Stymied by the legislature’s lack of action, 21 cities across Texas have passed an agreed-upon ordinance to stop some of the worst excesses of the payday lending industry.
The only major city not to pass the ordinance? That would be Fort Worth, which — coincidentally or not — is headquarters for Cash America, one of the biggest players in the payday industry.
In the meantime, borrowers in Texas are paying some of the highest interest rates and loan fees in the country. And a major faith-based charitable group says that payday loans, with interest rates of up to 500 percent, are now cited by more than a third of the charity’s clients as the problem that drove them into financial crisis.
The Fort Worth City Council turned down the unified ordinance in May, citing, among other things, the possibility that the ordinance might get the city sued. The Fort Worth Star-Telegram quoted Mayor Betsy Price as warning about the need to guard against “having a knee-jerk reaction” and worried that such an ordinance would interfere with market-driven activity.
Since then, lawsuits against the ordinance have failed in Dallas and San Antonio. Most recently, an appellate court in Dallas rejected arguments by the industry that the ordinance prevents them from doing business.
Those results apparently haven’t changed any minds at city hall here. Neither the mayor nor any current member of the council would return calls or provide comments on the issue.
The only response was a two-sentence e-mail from a city spokesperson, saying that the council “has no current plans to pursue any kind of action regarding payday loans.”
In 2010, then-city council member Kathleen Hicks attempted to stop the influx of payday-loan storefronts but got nowhere. Hers was the lone vote on the council against a rule change that effectively loosened zoning restrictions against such storefronts.
“We were told that we couldn’t do anything, that we would be sued. There are a number of corporations that are in the Metroplex — they have a lot of power,” she said. “I think I paid a political price for trying to do the right thing.”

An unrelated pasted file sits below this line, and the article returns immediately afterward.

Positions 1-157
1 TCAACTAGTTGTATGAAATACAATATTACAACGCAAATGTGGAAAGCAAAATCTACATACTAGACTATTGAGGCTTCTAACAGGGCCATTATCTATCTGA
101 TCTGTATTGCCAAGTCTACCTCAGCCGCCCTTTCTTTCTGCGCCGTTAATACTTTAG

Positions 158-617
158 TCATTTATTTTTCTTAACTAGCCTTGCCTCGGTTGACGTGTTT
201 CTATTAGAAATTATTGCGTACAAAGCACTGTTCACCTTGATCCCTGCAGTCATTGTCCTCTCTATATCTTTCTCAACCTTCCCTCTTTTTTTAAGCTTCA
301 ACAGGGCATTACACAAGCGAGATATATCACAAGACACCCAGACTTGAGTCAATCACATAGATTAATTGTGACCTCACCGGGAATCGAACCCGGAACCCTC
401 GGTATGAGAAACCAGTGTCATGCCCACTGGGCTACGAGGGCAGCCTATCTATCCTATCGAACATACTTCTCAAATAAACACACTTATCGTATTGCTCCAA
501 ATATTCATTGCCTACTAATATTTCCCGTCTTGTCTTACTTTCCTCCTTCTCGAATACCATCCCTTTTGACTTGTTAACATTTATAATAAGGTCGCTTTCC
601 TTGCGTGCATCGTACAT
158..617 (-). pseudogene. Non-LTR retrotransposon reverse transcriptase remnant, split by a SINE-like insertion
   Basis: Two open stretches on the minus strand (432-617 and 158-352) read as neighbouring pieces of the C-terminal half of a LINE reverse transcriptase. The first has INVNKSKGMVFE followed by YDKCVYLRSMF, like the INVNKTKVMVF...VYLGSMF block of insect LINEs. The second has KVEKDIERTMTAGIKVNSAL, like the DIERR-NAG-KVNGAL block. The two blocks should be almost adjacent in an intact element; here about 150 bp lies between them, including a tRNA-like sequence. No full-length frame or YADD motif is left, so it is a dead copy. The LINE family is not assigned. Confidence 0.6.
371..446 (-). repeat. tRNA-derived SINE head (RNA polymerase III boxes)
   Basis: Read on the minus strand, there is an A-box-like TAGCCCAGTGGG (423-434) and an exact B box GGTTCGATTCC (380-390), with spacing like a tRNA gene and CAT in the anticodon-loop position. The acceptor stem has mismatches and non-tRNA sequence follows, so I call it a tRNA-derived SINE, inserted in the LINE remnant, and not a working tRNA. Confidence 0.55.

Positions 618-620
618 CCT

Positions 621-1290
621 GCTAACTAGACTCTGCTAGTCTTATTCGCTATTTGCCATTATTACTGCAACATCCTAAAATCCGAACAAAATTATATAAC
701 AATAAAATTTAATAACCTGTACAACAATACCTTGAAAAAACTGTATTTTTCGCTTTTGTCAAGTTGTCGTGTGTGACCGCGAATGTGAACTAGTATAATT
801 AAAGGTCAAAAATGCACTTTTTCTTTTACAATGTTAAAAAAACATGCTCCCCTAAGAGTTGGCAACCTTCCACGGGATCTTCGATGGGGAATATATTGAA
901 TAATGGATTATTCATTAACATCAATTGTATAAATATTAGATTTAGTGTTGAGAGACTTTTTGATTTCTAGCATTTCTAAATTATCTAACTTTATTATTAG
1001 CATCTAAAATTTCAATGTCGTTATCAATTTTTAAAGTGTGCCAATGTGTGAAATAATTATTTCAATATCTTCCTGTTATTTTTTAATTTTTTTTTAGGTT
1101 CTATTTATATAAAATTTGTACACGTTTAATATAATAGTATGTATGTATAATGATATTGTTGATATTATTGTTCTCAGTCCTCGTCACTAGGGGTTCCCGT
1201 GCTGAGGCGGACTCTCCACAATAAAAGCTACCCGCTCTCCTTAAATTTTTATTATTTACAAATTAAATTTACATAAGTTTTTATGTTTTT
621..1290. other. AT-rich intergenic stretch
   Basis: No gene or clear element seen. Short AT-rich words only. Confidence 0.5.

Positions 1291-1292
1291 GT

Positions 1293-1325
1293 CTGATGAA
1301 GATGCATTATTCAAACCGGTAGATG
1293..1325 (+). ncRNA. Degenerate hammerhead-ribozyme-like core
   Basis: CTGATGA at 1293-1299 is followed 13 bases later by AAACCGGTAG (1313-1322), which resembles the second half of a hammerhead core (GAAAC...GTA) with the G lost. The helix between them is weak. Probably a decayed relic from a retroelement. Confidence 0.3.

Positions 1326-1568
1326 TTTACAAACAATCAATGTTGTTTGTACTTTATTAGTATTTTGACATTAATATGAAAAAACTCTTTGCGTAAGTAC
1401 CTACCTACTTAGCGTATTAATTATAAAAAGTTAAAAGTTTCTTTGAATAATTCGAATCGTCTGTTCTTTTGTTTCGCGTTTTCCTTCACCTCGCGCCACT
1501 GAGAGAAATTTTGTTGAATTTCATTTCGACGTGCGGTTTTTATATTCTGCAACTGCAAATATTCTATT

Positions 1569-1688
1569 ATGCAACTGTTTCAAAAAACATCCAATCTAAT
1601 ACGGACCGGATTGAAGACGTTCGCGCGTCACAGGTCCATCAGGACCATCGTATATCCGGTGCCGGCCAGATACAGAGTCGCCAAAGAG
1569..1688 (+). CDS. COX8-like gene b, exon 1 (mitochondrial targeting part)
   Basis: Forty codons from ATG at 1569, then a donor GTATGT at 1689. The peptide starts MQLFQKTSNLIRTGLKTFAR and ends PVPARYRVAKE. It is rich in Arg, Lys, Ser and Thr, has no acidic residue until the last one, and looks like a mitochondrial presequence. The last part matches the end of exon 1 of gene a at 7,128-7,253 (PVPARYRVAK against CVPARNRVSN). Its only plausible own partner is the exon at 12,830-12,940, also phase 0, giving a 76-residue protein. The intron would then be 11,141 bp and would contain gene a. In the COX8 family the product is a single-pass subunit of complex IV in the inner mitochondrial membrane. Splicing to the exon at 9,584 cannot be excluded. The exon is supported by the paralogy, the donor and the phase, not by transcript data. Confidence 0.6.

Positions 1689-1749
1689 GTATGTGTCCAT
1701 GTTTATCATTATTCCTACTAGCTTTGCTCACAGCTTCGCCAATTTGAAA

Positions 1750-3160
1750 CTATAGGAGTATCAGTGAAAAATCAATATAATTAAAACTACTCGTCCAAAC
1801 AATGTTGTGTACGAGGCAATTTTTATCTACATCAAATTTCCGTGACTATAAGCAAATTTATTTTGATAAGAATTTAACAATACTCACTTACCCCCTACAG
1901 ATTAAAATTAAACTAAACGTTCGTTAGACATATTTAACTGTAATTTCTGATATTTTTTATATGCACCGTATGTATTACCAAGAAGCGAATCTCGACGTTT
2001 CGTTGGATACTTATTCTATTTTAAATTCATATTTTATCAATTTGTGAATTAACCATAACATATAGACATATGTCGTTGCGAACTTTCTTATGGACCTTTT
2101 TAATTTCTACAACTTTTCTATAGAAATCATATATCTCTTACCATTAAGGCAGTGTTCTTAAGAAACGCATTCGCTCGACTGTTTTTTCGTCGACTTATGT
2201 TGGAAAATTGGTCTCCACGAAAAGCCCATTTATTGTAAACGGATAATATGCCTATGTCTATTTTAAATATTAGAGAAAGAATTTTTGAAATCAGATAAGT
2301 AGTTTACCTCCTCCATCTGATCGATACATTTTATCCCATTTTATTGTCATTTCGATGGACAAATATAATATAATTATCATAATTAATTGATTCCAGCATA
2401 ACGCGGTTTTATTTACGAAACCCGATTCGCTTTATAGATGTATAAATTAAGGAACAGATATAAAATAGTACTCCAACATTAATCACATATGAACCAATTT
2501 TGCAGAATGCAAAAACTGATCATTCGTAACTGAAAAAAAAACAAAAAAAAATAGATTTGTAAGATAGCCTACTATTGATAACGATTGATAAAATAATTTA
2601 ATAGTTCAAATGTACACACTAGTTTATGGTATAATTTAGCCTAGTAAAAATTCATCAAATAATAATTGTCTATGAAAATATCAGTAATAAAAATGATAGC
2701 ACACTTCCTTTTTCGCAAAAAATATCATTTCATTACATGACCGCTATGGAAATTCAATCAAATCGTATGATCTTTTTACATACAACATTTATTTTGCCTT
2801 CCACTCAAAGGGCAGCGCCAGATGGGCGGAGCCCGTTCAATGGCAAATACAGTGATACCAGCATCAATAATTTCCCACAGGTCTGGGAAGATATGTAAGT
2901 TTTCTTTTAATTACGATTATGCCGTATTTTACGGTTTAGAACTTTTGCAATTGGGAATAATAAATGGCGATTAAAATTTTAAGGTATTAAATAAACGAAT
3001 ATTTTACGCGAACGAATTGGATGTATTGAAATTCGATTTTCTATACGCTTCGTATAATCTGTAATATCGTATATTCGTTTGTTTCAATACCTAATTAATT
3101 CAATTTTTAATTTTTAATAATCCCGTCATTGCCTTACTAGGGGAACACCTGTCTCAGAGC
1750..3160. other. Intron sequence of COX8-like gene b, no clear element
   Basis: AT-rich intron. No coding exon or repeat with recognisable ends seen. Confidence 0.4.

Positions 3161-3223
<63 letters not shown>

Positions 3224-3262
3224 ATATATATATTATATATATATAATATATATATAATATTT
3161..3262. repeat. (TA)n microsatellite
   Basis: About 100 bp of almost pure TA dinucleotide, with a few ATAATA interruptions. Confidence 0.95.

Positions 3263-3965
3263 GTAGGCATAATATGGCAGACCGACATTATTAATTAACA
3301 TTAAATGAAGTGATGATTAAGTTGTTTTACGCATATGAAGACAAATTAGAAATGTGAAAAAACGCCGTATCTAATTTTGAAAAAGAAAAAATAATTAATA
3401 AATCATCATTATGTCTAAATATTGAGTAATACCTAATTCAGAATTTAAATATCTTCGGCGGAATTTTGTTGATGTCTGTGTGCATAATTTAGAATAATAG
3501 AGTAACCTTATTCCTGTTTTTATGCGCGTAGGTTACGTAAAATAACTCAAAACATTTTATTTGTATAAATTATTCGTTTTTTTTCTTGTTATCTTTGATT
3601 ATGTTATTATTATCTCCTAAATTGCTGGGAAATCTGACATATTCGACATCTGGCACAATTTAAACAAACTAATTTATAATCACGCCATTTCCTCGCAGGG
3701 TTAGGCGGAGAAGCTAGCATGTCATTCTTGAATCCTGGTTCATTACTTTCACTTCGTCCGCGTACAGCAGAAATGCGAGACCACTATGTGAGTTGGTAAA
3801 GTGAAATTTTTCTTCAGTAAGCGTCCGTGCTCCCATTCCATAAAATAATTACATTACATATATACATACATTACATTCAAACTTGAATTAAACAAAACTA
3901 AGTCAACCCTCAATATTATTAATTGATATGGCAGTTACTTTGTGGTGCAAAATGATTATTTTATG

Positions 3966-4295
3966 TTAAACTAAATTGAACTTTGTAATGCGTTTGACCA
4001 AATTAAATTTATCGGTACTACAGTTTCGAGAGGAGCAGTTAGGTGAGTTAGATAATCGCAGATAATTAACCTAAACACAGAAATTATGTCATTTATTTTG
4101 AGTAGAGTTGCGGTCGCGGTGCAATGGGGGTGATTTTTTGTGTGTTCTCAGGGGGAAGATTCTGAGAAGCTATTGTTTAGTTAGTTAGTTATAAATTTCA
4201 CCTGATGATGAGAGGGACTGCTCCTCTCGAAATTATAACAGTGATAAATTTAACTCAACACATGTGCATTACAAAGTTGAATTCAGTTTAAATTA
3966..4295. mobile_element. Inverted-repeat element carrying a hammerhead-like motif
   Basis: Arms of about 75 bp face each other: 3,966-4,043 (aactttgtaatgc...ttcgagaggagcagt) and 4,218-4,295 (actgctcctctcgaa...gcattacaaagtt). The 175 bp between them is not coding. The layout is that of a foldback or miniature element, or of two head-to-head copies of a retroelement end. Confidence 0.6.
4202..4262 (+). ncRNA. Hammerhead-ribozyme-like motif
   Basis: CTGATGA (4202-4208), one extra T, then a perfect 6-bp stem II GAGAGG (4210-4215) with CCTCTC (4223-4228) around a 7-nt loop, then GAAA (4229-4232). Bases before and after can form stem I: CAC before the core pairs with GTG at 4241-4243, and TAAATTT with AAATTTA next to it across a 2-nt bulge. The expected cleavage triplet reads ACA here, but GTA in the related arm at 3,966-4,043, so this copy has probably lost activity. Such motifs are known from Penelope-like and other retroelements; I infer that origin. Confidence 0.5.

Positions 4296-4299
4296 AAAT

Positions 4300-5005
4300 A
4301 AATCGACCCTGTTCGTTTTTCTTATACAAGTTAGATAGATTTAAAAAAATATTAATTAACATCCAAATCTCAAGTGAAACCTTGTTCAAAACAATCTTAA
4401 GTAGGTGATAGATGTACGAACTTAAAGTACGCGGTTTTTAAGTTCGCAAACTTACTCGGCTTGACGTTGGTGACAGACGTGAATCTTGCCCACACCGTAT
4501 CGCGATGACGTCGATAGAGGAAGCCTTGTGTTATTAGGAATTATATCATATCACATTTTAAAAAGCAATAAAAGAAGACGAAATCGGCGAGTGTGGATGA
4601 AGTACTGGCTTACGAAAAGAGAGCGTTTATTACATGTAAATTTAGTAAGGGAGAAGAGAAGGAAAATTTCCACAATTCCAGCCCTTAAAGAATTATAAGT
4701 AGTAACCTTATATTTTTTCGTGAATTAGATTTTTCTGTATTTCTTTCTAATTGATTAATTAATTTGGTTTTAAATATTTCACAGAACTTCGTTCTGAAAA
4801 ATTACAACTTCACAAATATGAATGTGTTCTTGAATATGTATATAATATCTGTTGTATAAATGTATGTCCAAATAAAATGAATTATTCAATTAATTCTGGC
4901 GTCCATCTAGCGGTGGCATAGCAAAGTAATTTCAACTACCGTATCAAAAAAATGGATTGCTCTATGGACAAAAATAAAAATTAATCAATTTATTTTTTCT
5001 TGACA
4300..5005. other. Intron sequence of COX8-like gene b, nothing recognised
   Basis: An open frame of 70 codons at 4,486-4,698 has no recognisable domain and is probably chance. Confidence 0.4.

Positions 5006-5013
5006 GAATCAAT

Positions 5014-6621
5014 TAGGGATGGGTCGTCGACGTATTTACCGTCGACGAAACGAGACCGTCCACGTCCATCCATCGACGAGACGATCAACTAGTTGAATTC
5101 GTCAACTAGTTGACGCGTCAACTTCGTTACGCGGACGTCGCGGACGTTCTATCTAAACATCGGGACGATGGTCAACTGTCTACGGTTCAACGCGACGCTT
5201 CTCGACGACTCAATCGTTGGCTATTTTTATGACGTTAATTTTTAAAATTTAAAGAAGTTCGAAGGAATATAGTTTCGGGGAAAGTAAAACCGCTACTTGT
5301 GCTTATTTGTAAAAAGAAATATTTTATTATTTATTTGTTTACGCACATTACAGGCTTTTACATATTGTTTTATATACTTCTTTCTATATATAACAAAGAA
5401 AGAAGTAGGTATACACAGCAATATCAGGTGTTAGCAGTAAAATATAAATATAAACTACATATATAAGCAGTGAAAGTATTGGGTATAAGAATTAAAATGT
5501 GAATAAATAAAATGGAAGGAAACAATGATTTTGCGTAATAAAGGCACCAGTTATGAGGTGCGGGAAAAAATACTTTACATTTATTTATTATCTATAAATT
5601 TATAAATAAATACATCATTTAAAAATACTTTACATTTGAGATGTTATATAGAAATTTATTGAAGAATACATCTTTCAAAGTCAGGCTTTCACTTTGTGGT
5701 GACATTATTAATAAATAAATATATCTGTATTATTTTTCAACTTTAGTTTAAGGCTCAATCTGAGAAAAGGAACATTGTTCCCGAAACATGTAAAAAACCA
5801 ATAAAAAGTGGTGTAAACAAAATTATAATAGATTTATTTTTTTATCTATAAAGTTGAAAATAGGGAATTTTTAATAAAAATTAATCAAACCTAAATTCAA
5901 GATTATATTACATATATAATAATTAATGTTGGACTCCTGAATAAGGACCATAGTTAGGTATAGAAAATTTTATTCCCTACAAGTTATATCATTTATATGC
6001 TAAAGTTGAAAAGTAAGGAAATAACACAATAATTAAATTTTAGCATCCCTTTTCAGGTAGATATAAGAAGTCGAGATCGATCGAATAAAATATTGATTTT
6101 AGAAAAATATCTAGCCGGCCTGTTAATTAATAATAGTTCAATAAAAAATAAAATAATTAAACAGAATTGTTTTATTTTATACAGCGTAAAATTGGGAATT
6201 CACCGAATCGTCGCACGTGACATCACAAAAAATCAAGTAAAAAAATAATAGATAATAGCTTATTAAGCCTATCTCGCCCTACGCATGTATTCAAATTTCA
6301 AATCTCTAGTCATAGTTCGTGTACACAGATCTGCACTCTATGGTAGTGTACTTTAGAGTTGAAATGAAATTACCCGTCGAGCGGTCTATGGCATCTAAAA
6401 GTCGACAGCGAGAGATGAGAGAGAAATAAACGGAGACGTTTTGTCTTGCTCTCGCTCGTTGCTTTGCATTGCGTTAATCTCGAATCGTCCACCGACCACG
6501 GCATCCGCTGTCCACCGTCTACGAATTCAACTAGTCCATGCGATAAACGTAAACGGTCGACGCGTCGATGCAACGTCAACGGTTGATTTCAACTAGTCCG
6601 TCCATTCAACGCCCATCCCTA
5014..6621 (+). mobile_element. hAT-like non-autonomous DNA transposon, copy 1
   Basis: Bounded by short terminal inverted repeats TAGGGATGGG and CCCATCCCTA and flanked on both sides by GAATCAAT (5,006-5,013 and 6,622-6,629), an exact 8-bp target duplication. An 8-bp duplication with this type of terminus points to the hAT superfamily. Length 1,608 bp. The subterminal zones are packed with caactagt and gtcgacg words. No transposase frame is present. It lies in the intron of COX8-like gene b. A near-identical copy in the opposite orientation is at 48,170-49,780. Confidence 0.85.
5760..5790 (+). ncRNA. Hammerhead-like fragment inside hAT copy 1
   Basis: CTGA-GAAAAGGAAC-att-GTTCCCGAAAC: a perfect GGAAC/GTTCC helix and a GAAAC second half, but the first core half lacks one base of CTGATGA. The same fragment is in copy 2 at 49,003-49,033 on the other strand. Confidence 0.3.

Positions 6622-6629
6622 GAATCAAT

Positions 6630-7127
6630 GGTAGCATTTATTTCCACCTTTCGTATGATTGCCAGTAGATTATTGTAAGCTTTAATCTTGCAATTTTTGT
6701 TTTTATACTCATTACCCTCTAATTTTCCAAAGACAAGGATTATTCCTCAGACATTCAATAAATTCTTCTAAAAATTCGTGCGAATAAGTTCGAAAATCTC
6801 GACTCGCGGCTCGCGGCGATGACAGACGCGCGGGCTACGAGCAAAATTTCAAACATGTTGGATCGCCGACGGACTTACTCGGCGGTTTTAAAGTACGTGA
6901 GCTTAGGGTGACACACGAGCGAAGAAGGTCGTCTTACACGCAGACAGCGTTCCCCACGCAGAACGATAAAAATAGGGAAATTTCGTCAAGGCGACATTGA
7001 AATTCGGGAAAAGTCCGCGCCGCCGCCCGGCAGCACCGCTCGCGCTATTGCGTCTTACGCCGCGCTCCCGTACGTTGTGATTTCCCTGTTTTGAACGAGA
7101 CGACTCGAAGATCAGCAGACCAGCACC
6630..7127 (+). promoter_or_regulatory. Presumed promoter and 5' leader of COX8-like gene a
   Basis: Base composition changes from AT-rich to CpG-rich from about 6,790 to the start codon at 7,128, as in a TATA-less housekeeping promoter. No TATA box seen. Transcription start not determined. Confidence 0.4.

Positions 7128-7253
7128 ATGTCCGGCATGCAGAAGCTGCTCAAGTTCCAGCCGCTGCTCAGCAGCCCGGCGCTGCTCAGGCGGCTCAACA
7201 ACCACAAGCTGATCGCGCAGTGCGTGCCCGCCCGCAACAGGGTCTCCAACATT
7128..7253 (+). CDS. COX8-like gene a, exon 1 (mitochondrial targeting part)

Hicks said she understands the need for short-term loans when people are hit with unexpected financial emergencies like medical bills. But she said she has heard too many heartbreaking stories of people getting caught in a cycle of debt that overwhelms them.
“I don’t know why Fort Worth won’t do the right thing,” she said.
In Dallas, city council member Jerry Allen took up the fight for payday loan regulation after legislative attempts to regulate the industry failed in 2011 and 2013.
“Government is to protect the people. If the state won’t do it, we will have to do it at the local level,” Allen said. “So far the court of law has stood behind us as has the court of public opinion. Our citizens pay the highest [payday lending] rates in America.”
Representatives of the payday industry say that their loans fill a need for consumers and that the local ordinances are only symbolic gestures. But Robert Norcross of the Consumer Services Alliance, which represents the payday industry, also said that the bigger companies are complying with the ordinances.
Texas is a favorite state for payday and auto-title lenders because it places almost no limits on fees, loan amounts, or “rollovers.” The latter is the industry term for giving lenders longer than the originally agreed time period to pay off short-term loans but at huge costs. A small loan can balloon to amounts that keep the borrowers in perpetual debt.
The unified ordinance restricts the amount of a payday loan to 20 percent of the borrower’s gross monthly income, or 3 percent of gross annual income for auto- title loans. It sets the maximum number of payments on a loan at four, including rollovers. And it requires that 25 percent of each payment be applied to the principal.